National Plan for Vacation Day, on the last Tuesday in January, reminds us to plan our vacation at the start of the year for the rest of the year. The early bird gets to pack their bags and fly away to a little fun and relaxation!
With the frigid temperatures and growing snow piles, it’s easy to start daydreaming of sunny skies. Who else is dreaming of sandcastles and the vacation days to come? But, for many Americans, those vacation dreams turn out to be just that: a dream.
Each year, Americans leave more than 600 million vacation days unused. Our work martyr attitudes combined with a culture of silence in the workplace is keeping workers at their desks instead of using their time off.
To change this, National Plan for Vacation Day reminds us to plan our vacation at the start of the year for the rest of the year. When it comes to taking a vacation, it is the planners of the world who get the job done. According to Project: Time Off, planners are more likely to take all their vacation time in a given work year and take more extended vacations than non-planners. They are also happier with their jobs, relationships, and health. So don’t knock the planners who get out the door to vacation! Get planning!!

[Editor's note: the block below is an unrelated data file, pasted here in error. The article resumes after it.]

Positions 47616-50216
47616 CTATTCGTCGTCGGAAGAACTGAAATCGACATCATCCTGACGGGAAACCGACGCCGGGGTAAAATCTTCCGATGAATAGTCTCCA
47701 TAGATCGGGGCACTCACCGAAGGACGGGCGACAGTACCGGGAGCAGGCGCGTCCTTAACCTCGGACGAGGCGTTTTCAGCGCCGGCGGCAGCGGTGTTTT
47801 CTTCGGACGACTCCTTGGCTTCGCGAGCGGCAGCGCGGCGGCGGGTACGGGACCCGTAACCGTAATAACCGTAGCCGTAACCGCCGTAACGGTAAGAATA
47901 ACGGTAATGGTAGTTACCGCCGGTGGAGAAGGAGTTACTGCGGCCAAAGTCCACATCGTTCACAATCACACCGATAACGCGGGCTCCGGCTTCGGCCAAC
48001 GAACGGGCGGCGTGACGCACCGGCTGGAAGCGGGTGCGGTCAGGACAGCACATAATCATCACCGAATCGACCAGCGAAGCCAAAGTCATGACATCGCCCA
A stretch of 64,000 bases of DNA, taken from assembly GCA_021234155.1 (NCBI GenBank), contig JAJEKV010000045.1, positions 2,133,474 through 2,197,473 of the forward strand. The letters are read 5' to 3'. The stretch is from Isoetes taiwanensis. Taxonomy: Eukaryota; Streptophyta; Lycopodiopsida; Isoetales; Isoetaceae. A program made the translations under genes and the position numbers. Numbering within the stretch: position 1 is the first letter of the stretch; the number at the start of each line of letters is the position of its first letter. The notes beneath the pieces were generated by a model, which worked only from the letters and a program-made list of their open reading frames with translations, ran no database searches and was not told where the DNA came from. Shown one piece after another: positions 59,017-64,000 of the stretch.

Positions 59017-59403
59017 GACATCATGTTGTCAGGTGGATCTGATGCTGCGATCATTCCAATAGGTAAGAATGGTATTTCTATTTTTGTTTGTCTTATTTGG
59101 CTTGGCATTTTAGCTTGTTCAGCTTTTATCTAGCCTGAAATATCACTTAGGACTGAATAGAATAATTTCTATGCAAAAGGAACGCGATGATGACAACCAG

HOW TO OBSERVE #PlanForVacation
Three Easy Steps to Planning a Vacation
Planning a vacation does not have to be a monumental task. Here are three easy steps to make it happen:
- Determine how much time off you earn. Look up the number of vacation days you earn by checking with your finance or HR team. Don’t forget to make a note of any office closures.
- Coordinate calendars. Use Project: Time Off’s vacation planning tool to plot out your year—enter the number of days you earn, put your vacation dreams on the calendar, and use your custom link to get your family and friends involved in the planning.
- Share your plans. Once you have your days determined, use the calendar to export your plans to Outlook, Gmail, or other electronic calendars to share with your boss, co-workers, and family.
As we close out a month of resolutions, make this the year you focus on your bucket list—not your to-do list.